Leather buckle collar with traditional buckle. A collar is a piece of material put around the neck of a dog for control, identification, or other purposes. Identification tags and medical information is often placed on collars. Collars are also useful for controlling the dog, as they provide a handle for grabbing.
Buckle collars, also called flat collars, are usually nylon or leather with a buckle similar to a belt buckle or a quick-release buckle, either of which holds the collar loosely around the dog's neck. Usually identification is attached to such a collar; it also comes with a loop to which a leash can be fastened.
Nylon quick-release buckle collar with identification and medical tags. Flea collars are impregnated with chemicals that repel fleas. They are usually a supplementary collar, worn in addition to the conventional buckle collar. An Elizabethan collar, shaped like a truncated cone, is worn by a pet, usually a cat or dog, to prevent it scratching a wound on its head or neck or licking a wound or infection on its body.
Several types of collars are used for dog training:
Flat collars: Many dogs are trained on leash using a buckle or quick-release collar.
Slip collar, showing how the chain pulls through the loop at one end. Slip chain (also called choke chain, slip collar, or choke collar) is a length of chain or nylon rope with rings at either end such that the collar can be formed into a loop around the animal's neck that slips (adjusts) tighter when pulled and slips looser when tension is released. Used for training if the dog is not responsive on a buckle collar; provides some additional control and prevents a wild dog from being able to thrash its way out of a looser collar. It can also, when pulled hard enough, tighten around the neck in a way that prevents airflow. When not used properly, the slip collar will actually cause a dog to pull, rather than inhibit it from doing so. Properly used, the slip collar is quickly popped and released as a firm reminder to the dog to pay attention; it is not pulled tight and held.
Prong collar; the looped chain limits how tightly the collar can pull in the same way that a Martingale functions. Prong collar (also called pinch collar) is a series of chain links with open ends turned towards the dog's neck so that, when the collar is tightened, it pinches the naturally loose skin around the dog's neck. When properly adjusted and used, it startles the dog and gives a sharp correction, but it is very difficult if not impossible to actually puncture the skin. And while it looks painful, it's actually less harmful to the dog than a slip or choke collar. Opponents argue that pain is never a good default way in which to train animals. Some dogs are nearly oblivious to leash corrections of any kind, including the prong collar, but the prong collar might make such dogs pay more attention than other collar types. The advantage of the prong collar over the choke collar is that the circumference is limited so that it is impossible to compress the animal's throat. Another advantage is that, like with the Martingale collar (below), any pressure on the dog's neck is spread out over a larger area than with most buckle collars, and with all choke chains.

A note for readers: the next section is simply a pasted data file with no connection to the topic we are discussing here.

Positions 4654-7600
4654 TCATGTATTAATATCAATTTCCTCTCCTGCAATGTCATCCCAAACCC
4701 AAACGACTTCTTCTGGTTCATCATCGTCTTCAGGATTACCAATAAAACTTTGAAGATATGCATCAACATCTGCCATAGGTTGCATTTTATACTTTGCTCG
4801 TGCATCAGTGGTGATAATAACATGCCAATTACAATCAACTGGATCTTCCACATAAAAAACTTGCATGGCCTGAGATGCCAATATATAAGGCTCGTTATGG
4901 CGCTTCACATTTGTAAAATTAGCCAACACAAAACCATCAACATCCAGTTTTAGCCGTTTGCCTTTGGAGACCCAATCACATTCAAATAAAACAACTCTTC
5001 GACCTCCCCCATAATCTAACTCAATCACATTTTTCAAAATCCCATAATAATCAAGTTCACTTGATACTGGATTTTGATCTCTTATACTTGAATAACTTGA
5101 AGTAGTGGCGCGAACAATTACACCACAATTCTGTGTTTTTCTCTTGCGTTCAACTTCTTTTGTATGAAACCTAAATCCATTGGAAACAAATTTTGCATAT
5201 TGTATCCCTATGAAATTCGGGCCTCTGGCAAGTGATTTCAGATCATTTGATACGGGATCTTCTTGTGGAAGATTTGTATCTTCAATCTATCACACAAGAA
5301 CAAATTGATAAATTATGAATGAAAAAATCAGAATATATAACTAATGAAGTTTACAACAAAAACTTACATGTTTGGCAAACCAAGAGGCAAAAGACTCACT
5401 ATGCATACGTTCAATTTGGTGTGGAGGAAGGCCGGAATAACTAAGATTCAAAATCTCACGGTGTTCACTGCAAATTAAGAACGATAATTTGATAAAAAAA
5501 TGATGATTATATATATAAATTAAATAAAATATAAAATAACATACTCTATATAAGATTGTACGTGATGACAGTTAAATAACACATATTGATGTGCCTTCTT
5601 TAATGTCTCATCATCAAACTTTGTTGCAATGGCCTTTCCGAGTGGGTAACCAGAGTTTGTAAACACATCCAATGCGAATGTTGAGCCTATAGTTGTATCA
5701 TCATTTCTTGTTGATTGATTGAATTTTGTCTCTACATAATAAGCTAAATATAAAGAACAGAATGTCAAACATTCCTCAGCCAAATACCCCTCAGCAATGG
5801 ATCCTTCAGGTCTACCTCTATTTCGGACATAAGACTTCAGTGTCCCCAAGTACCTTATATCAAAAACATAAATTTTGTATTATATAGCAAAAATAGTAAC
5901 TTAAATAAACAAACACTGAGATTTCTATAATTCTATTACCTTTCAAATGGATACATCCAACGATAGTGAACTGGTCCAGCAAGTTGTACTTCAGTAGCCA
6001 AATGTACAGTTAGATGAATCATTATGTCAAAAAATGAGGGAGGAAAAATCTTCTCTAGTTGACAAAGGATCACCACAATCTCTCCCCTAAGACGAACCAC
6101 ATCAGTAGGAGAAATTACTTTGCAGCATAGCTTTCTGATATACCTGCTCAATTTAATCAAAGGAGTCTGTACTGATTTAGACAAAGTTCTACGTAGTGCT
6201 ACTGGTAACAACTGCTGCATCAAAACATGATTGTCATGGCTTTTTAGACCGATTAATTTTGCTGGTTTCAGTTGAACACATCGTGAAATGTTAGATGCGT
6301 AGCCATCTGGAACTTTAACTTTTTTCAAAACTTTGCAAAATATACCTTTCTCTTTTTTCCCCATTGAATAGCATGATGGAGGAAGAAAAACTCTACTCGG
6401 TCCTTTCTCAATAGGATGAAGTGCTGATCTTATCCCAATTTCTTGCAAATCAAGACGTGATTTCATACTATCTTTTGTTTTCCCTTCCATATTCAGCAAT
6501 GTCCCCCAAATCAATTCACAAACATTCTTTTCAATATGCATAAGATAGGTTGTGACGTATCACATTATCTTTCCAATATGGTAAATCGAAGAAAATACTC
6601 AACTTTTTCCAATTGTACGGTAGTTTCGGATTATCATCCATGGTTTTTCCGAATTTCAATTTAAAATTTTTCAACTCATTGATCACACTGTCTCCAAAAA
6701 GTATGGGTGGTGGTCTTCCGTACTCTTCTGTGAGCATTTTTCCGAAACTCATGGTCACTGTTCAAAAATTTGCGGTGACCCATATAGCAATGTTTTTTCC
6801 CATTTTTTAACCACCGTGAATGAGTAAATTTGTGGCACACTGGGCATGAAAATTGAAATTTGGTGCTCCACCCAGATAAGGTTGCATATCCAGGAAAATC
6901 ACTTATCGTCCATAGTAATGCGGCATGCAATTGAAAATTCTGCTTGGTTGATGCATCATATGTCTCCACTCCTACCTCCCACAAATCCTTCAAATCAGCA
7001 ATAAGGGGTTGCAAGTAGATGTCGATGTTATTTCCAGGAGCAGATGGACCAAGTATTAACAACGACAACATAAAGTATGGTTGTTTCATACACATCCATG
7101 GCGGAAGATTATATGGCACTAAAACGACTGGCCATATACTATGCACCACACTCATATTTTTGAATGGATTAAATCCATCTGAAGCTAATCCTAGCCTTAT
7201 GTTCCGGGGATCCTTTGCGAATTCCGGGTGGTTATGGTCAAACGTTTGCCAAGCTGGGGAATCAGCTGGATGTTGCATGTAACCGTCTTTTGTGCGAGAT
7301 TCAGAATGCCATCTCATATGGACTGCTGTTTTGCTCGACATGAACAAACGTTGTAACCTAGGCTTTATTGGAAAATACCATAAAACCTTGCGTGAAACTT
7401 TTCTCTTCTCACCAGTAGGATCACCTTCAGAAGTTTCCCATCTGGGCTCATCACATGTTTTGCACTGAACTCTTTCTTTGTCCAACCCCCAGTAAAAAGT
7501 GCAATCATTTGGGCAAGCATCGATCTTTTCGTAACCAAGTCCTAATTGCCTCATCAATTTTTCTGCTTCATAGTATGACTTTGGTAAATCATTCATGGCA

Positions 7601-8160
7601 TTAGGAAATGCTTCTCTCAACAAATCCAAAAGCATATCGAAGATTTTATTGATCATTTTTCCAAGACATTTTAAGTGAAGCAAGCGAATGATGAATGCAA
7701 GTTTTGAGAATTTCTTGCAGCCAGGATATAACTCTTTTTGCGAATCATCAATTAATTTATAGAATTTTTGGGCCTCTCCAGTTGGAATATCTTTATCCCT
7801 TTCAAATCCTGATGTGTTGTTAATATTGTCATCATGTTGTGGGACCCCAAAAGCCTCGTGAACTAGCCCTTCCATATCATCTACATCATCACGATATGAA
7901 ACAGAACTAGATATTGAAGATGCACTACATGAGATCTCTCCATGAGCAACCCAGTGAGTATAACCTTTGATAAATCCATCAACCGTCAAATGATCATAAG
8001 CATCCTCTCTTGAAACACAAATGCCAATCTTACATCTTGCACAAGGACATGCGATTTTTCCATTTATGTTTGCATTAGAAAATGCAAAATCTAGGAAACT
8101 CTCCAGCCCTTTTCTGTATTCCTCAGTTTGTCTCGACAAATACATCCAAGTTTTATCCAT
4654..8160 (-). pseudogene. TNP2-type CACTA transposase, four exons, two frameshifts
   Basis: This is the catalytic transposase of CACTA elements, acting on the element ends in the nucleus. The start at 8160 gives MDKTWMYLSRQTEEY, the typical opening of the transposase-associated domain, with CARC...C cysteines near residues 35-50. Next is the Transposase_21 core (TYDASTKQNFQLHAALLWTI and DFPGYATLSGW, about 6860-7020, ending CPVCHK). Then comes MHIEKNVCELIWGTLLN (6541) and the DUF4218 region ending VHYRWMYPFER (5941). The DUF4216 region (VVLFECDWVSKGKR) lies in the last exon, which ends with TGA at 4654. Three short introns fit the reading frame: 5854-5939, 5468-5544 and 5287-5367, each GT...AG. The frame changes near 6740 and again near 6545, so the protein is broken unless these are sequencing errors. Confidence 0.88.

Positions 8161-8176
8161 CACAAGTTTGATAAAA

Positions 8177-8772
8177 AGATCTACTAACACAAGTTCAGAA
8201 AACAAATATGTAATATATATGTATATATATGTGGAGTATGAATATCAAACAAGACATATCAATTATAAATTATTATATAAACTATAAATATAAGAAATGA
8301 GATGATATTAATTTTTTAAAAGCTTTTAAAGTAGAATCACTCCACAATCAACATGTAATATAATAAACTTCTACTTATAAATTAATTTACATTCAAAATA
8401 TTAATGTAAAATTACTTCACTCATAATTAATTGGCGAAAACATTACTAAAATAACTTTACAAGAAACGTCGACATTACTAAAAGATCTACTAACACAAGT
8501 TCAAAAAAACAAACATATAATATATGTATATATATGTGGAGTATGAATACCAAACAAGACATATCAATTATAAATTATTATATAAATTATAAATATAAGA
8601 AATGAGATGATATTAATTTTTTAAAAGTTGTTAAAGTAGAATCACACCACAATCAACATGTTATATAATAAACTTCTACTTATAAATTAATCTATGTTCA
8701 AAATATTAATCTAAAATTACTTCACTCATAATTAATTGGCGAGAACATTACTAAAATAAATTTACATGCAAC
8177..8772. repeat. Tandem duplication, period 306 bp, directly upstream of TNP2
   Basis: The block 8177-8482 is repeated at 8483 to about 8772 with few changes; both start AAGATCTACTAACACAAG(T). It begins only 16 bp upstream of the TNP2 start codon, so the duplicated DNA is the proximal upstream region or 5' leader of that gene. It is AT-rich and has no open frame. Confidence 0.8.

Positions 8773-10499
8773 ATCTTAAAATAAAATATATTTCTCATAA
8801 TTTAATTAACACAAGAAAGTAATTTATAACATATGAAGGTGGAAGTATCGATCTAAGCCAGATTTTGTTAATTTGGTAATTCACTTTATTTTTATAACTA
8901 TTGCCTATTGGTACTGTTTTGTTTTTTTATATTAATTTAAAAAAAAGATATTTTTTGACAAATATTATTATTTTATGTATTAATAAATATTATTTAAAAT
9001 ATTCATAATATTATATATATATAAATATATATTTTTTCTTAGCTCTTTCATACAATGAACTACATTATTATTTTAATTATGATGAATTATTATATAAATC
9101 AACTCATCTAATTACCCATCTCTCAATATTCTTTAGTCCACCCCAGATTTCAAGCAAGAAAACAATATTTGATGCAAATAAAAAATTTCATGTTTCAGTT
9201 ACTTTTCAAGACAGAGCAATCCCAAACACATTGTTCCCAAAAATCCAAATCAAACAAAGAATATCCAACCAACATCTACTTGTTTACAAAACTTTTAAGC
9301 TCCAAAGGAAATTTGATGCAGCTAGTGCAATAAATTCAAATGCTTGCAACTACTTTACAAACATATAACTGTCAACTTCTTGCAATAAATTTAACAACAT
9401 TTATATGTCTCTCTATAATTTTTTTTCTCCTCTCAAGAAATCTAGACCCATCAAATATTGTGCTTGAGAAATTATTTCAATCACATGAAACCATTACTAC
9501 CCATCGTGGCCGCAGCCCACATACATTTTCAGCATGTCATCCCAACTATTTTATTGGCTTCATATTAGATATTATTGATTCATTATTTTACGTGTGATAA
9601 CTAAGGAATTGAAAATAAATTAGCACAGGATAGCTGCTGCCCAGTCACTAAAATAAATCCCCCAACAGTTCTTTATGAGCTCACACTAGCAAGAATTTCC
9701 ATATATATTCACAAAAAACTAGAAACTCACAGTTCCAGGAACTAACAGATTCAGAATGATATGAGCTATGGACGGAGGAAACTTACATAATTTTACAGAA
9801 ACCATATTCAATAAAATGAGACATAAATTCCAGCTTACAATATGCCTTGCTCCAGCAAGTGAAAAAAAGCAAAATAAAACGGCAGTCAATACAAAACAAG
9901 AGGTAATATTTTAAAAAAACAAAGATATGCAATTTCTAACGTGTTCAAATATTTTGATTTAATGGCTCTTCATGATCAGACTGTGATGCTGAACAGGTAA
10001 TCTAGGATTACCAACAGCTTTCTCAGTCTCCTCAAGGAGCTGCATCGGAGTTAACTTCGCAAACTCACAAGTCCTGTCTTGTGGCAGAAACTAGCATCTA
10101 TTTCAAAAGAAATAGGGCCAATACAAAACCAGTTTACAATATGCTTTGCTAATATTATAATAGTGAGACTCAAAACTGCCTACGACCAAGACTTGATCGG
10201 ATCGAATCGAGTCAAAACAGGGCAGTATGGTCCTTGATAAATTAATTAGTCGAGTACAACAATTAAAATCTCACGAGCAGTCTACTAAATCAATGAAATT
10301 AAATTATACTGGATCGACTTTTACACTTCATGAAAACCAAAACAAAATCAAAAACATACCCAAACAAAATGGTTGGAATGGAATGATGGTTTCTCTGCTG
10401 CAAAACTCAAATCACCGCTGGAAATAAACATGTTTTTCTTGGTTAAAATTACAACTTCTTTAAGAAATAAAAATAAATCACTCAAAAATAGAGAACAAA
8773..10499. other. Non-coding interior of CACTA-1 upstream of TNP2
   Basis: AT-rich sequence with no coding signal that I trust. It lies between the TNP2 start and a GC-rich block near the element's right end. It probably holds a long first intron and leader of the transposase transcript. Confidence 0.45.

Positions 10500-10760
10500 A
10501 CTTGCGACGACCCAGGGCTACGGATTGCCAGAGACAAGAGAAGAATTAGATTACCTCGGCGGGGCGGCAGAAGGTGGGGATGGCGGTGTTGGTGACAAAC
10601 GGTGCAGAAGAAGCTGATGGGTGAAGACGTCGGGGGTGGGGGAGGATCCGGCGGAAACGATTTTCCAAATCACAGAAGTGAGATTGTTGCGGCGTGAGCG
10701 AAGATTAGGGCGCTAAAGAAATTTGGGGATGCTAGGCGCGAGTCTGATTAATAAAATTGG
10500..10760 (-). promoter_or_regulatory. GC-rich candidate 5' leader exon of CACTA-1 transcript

Martingale collars have a longer section usually made of leather, chain, or nylon, joined through loops by a circle of chain or leather to which the leash is fastened; pulling on the leash tightens the collar, but the wide section both prevents the chain from tangling in a dog's coat and prevents the collar from being pulled tightly enough to cut off the dog's airway. It also spreads pressure on the dog's neck over a larger area.
Stud collar is fitted with sharp points and metal studs that prevent another animal from biting the neck. While such a collar may appear brutal, it is actually the best collar for a milder mannered or older animal interacting with its more aggressive fellows.
The halter-style collar controls the dog's head but does not restrict its ability to pant, drink, or grasp objects.Halter collar, such as those sold under the brand names Haltie or Gentle Leader; like a halter on a horse, this collar fastens around the back of the neck and over the top of the muzzle, giving more control over a dog's direction and the intensity of pulling on a leash than collars that fit strictly around the neck. Pressure on this type of collar pulls the dog's head towards the handler. Proponents of the head halter describe it as "scientific", in that it supposedly mimics the way higher-ranking wolf shows dominance by grabbing a lower-ranking pack member around the snout with his jaws. Opponents cite new research on wild wolves, which indicates that there is no hierarchical structure in a wild wolf pack, meaning that there are no "ranks" among pack members. This research also shows that dominance displays are uncommon, and that no wild wolf has ever been observed displaying snout-grabbing behavior as a means of discipline, let alone teaching the other wolf to walk on a leash. Opponents of the head halter also cite the fact that most dogs find it unnatural and uncomfortable. And though it's uncommon, some dogs have even had their snouts injured by a halter that dug too deeply into their skin.